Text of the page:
I am a big fan of amphibs- I like the possibilities of different deck layouts and the chance to add vehicles and armor to show off a real working ship.

We are spoiled for choice in 1/700 recently, with several new amphibs from JAG, the Essex from Revell-Germany, the Tarawa and clones from DML and others. It is especially rich now as regards the Newport class, with both Modelwerks and JAG having 1/700 kits on the market. I've built both versions so while this review will focus primarily on the JAG kit (there is a review on SteelNavy of the Modelwerks kit), I'll highlight a few of the differences.

As with the other JAG kits I have built, the hull is dead flat and cleanly cast. I filled one tiny air bubble only because I am anal retentive; you could otherwise pull the hull out of the tube and start building. Most parts are cast on sprues, with a few cast on a flat piece of resin. The latter parts are made free by sanding off the resin "base" while the former are gently cut off the sprue similar to the way you free parts in an injection molded kit.

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The instructions are also consistent with other JAG offerings, giving you a parts map and line drawing of the ship on one side, and an exploded, two-view (Port & Starboard) assembly drawing on the other. A nice PE sheet comes with the kit, and includes enough railings for a finished ship. Special "slanted" railings are included for the bow extension arms. PE radar parts and parts to construct the landing craft davits and cradles complete the set. The PE is brass, which I prefer to stainless steel, as it is easier to cut and fold. 

Assembly is very straightforward. You should watch carefully the placement of the life raft storage bins and the landing craft, as they need to both fit into a small space on the port side. I suggest dry fitting the landing craft and then deciding about the bins, as they are very hard to even see behind the boats.

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Watch the gun tub walls as well, as they are very thin, and look great, but like properly curved, thin members of the opposite sex, they can be dangerous. Before I get too far into that analogy, the point is that the walls are thin and subject to breakage. To get around that, plus to simplify painting the deck, I sliced the tub walls off, painted them and the deck separately, and then reinstalled them. 

The helicopters and 'yellow gear' are all from WEM, with the exception of the one deck forklift that comes with the kit. The LTVPs are from JAG, but are not supplied with this kit. They are however included in JAG's Raleigh kit.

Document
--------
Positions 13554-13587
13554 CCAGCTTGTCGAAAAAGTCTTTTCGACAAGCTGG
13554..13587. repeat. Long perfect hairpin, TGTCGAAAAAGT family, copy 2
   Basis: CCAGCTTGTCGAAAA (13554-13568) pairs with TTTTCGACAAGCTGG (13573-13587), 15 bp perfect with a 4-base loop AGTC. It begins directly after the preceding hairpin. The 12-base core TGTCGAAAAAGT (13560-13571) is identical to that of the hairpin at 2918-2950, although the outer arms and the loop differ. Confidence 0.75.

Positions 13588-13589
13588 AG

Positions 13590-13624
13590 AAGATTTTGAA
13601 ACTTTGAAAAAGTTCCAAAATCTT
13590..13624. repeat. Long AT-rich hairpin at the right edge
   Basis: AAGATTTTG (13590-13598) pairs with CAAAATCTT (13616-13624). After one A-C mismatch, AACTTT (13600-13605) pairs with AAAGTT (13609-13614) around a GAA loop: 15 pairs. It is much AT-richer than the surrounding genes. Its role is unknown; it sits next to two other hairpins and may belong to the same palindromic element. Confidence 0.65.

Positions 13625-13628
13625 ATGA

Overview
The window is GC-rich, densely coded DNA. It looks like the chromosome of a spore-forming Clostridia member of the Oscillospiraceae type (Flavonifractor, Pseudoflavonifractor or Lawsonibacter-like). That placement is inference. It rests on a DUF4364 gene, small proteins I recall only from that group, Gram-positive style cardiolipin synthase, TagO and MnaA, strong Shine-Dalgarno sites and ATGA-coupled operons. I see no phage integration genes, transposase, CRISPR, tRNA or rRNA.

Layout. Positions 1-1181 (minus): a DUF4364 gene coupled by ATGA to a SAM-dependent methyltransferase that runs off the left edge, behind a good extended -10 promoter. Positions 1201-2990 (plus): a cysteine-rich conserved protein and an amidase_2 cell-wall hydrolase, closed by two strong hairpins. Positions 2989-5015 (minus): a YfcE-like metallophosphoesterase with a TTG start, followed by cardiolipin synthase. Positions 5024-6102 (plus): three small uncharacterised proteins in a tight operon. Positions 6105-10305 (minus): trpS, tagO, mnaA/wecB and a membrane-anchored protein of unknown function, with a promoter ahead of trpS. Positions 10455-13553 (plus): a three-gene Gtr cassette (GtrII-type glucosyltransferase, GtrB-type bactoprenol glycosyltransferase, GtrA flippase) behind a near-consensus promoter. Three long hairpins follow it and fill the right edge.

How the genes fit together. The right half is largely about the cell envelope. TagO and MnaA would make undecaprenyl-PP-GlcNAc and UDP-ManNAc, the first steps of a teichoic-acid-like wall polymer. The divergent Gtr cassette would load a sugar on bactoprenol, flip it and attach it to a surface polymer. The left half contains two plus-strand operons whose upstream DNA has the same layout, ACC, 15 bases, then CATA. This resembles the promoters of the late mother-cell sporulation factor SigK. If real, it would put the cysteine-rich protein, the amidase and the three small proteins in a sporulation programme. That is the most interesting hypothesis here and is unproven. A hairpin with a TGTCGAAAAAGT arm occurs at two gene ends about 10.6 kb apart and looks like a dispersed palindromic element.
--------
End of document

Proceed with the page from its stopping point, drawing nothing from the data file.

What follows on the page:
Who should buy this kit?
With a low parts count, simple paint scheme and straightforward instructions, the JAG kit is suitable for a beginning resin project. The only caveat would be that some experience with PE would be helpful if this was indeed your first resin project.

JAG v. Modelwerks

There are a few things that differ between the JAG kit and the Modelwerks kit. Modelwerks comes with separate extension arms at the bow, vehicle ramp, a separate bow door and two extra
pontoons, so if you are building a diorama, that may matter. The JAG kit has both the arms, and the bow doors molded as part of the hull, so if you are not building a diorama that means fewer parts to clean and fewer seams to look after.

The JAG kit comes with railings, Modelwerks does not. The Modelwerks does not include PE, instead using laser-cut Strathmore board (cardboard). While an argument can be made that neither material is in-scale, I prefer the PE as thinner and more familiar. That said, the "blades in motion" effect that Modelwerks gets with the Strathmore is pretty cool.

Casting quality was similar in both kits, with the JAG hull being a bit smoother and flatter on the bottom. The JAG kit includes decals for the helicopter deck markings, while Modelwerks gives you a self-adhesive mask. You can apply the "negative" mask and spray paint the markings in white, or apply the "positive" mask as the lines themselves. It is a bit hard to explain, but if you have ever used a pre-cut canopy mask when building model aircraft you know what this means.

JAG gives you four landing craft, Modelwerks two landing craft and three ship's boats. Modelwerks gives you the bollards as separate parts, while JAG casts them on the ship. Modelwerks' version is good because you can paint them separate and glue them sharp and clean on the deck, while JAG's makes for a simpler and faster build. Modelwerks luckily supplied lots of extras, which was good, as many, many of the tiny parts were eaten by the Carpet Monster under my work area.

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